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Among the primitive data type, you may have already heard about Symbol. But you're asking yourself what is it? When is it useful? When are they currently used? If it's the case, you are in the right place. It was my case few times ago :)

Symbol is a new primitive data type introduced with ES6. It can provide us unique value by using directly Symbol(optionalDescriptiveText) or can share Symbol through the global Symbol registry. Thanks to it we can add property to object being sure it doesn't conflict with another one.

I already spoiled it in the previous part, you can create a unique Symbol value by using Symbol(optionalDescriptiveText):

const myFirstSymbol = Symbol('This is my first symbol');

As I said previously a Symbol is unique:

// Will print false!!!
console.log(Symbol('Description') !== Symbol('Description'))
// Will show you in the console something like
// Uncaught TypeError: Symbol is not a constructor
new Symbol('Trying to make an object');

You can also create Symbol to be shared through your application/library. You can do it with: Symbol.for(key):

// Create a shared Symbol
const sharedSymbol = Symbol.for('Shared Symbol');

// You can assert that you can get this Symbol

// Will print true
console.log(sharedSymbol === Symbol.for('Shared Symbol'));
// Will print true
console.log(Symbol.for() === Symbol.for(undefined));
const sharedSymbol = Symbol.for("Key of shared symbol");

// Will print: "Key of shared symbol"

Not gonna lie, I don't know in which situation we would like to retrieve the key of a shared Symbol. If you know some use cases, do not hesitate to put it in commentaries :)

Okay, now that we have seen how to create a Symbol, let's some properties that have Symbols.

When adding in objet a Symbol as key, the property will not be enumerable:

const person = {
  firstName: "Bob",
  lastName: "Sponge",
  [Symbol("secret")]: "I was created by a marine biologist",

// Will print
// Key: "firstName" and value: "Bob"
// Key: "lastName" and value: "Sponge"
Object.entries(person).forEach(([key, value]) =>
  console.log(`Key: "${key}" and value: "${value}"`)

There is something pretty unpredictable that happens. Each iframe has its own realm so its own instance of Symbol. However, shared Symbol are the same through realm.

Let's make an iframe in which we declare a shared Symbol:

              var sharedSymbol = Symbol.for('Shared symbol');

Now let's get this iframe and get the window from it through the contentWindow property:

const iframe = document.querySelector("iframe");
const iframeWindow = iframe.contentWindow;

// Will print false!
console.log(iframeWindow.Symbol === Symbol);

// But will print true!
  iframeWindow.sharedSymbol === Symbol.for("Shared symbol")

There are some well-known Symbols that are used to implement methods that you use everyday.

Let's see a few:

  • Symbol.iterator: This symbol defines the default iterator for an object that will make the use of for...of possible. The object will be then iterable.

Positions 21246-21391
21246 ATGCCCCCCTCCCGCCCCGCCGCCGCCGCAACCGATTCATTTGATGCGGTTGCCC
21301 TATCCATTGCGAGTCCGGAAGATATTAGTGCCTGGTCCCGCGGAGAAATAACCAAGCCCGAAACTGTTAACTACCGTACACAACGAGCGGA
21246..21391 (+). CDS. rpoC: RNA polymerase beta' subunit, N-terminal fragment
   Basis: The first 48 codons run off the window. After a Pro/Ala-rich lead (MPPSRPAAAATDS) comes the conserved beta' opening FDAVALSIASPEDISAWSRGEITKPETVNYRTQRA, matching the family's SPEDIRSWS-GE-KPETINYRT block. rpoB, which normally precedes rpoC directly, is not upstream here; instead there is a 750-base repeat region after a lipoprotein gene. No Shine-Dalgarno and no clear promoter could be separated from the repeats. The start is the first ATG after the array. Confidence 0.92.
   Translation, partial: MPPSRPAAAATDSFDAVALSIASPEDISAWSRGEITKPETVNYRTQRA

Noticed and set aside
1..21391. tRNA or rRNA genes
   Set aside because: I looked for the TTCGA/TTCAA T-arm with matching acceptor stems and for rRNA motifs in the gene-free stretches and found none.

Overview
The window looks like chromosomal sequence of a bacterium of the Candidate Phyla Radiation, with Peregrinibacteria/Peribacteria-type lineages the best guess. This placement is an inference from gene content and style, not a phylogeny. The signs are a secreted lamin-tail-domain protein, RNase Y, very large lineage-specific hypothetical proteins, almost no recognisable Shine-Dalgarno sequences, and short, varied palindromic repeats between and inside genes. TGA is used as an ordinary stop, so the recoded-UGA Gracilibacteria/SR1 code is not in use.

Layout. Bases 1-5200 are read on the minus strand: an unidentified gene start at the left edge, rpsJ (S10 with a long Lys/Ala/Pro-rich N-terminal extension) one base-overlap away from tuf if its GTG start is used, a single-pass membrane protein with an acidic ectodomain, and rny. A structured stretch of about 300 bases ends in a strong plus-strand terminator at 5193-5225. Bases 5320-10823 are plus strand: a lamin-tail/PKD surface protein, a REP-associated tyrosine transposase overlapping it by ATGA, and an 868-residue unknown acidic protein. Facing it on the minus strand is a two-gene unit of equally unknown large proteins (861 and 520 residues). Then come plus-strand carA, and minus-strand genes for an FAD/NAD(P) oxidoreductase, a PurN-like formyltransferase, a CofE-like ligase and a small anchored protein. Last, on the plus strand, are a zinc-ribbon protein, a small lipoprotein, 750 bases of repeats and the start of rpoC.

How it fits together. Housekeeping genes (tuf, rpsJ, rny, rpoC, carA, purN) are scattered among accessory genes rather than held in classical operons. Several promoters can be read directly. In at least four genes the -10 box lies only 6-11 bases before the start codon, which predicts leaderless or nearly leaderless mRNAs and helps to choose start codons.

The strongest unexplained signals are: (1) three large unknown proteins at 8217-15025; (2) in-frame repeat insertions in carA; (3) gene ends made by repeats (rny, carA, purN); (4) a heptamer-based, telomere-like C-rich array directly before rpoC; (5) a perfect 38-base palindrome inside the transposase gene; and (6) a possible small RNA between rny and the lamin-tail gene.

For example, if we have an Array of Person with the type:

type Person = {
  firstName: string;
  lastName: string;

And when we loop on this Array, we want to get directly the template ${firstName} ${lastName}. The code will be:

const persons = [
  { lastName: "Spears", firstName: "Britney" },
    lastName: "Grande",
    firstName: "Ariana",
    lastName: "Timberlake",
    firstName: "Justin",

persons[Symbol.iterator] = function () {
  let index = 0;
  return {
    next: () => {
      const hasNext = this.length > index;

      if (hasNext) {
        const person = this[index++];

        return {
          done: false,
          value: `${person.firstName} ${person.lastName}`,
      } else {
        return {
          done: true,

// This will print
// Britney Spears
// Ariana Grande
// Justin Timberlake
for (let person of persons) {

  • Symbol.hasInstance: This symbol manages the configuration of the instanceof operator for a class.

For example, let's imagine we have two classes Building and House. We want new House() instanceof Building to return true. We can do this:

class Building {
  constructor() {
    this.type = "building";

  static [Symbol.hasInstance](instance) {
    return (
      instance.type === "house" ||
      instance.type === "building"

class House {
  constructor() {
    this.type = "house";

  static [Symbol.hasInstance](instance) {
    return instance.type === "house";

// Will print true
console.log(new House() instanceof Building);
// Will print false
console.log(new Building() instanceof House);
class Building {}

class House extends Building {}

  • Symbol.split: This symbol can be used as a method and will be called by the String's split method:

For example, we can define a WordSplit class that will split a phrase with space:

class WordSplit {
  [Symbol.split](string) {
    return string.split(" ");

  "A phrase that will be splitted".split(new WordSplit())

  • Symbol.toStringTag: The symbol can be used to defined an object's property that returns a string that will be used to describe the object. This method is called by the Object's toString method:
class Computer {
  constructor() {
    this[Symbol.toStringTag] = "Computer";

// Will print [object Computer]
console.log(new Computer().toString());

We just see together what Symbol is, its properties and where they are currently used. I hope it's now clear for you what are Symbols and where they are currently used in everyday life features. So do not tell yourself that Symbol are not useful anymore (if it was the case) :)

Fun fact, React uses Symbol to tag the type of elements through the property $$typeof: see code.

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